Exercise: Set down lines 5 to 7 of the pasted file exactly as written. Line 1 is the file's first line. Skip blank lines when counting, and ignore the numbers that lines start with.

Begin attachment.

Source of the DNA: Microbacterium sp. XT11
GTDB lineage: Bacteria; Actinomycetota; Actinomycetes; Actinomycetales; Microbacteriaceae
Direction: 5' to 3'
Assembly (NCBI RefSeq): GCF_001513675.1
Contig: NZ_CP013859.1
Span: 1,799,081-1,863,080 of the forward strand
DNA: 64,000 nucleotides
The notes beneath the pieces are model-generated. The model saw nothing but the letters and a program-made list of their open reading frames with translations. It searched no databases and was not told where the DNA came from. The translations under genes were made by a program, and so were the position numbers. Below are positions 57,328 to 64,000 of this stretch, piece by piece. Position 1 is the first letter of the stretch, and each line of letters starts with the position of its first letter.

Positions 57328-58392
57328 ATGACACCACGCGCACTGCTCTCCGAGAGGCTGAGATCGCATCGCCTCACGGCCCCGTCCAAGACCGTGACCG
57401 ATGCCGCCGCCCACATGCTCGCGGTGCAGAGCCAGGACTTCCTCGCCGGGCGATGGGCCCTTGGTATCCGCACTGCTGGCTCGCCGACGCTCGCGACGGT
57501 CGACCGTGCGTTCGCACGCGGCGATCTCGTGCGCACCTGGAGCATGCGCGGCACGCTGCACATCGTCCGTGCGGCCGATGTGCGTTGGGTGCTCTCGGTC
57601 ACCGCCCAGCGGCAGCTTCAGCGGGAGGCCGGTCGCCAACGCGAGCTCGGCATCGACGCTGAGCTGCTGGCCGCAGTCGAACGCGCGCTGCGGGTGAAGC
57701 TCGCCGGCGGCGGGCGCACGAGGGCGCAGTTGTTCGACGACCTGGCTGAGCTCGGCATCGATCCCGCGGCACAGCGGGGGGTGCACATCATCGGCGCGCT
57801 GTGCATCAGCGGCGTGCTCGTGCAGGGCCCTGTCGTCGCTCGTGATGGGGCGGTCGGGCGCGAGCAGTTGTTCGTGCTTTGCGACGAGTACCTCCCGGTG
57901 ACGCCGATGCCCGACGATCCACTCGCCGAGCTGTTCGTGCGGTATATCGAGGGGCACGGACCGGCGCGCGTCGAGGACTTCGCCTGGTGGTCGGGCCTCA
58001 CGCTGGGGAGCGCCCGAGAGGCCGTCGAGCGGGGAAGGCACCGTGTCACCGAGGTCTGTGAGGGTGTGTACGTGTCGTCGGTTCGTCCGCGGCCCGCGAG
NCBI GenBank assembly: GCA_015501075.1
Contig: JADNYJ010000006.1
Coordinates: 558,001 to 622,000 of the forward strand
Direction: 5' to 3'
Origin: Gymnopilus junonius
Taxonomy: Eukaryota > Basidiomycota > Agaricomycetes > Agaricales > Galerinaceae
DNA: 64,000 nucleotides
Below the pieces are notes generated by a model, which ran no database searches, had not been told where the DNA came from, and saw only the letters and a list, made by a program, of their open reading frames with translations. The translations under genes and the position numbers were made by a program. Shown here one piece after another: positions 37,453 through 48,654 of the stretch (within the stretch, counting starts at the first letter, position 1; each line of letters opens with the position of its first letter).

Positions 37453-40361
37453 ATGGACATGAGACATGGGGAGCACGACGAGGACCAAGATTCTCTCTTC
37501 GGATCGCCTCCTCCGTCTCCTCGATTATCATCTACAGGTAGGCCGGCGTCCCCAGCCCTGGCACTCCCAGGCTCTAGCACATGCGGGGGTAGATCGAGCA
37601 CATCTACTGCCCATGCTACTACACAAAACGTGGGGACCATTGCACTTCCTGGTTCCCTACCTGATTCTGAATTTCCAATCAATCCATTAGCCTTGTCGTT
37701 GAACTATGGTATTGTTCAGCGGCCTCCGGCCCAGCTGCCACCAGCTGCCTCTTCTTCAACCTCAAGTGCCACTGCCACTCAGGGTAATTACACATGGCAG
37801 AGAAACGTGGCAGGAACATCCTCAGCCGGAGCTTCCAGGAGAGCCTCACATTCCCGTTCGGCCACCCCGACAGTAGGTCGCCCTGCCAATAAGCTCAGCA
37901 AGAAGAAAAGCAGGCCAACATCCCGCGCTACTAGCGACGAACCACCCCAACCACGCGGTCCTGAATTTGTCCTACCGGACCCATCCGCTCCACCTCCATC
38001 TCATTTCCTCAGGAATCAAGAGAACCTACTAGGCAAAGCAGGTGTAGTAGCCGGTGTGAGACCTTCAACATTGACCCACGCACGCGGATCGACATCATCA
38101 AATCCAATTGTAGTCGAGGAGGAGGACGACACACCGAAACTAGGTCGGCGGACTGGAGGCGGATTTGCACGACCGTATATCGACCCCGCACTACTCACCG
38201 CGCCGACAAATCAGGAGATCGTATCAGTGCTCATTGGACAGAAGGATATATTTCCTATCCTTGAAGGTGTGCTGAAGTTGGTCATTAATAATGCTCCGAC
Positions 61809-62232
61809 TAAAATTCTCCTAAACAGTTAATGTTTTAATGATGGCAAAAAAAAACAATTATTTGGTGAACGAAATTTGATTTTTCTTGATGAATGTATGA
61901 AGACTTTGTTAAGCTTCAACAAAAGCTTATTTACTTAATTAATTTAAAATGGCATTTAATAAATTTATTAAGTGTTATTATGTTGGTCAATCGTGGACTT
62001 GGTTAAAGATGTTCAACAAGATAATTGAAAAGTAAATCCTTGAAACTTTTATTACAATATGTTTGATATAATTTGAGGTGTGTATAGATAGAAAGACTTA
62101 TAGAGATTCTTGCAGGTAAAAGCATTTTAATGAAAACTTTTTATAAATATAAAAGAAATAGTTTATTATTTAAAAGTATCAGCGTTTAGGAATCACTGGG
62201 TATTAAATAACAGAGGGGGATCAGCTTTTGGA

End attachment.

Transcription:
Contig: NZ_CP013859.1
Span: 1,799,081-1,863,080 of the forward strand
DNA: 64,000 nucleotides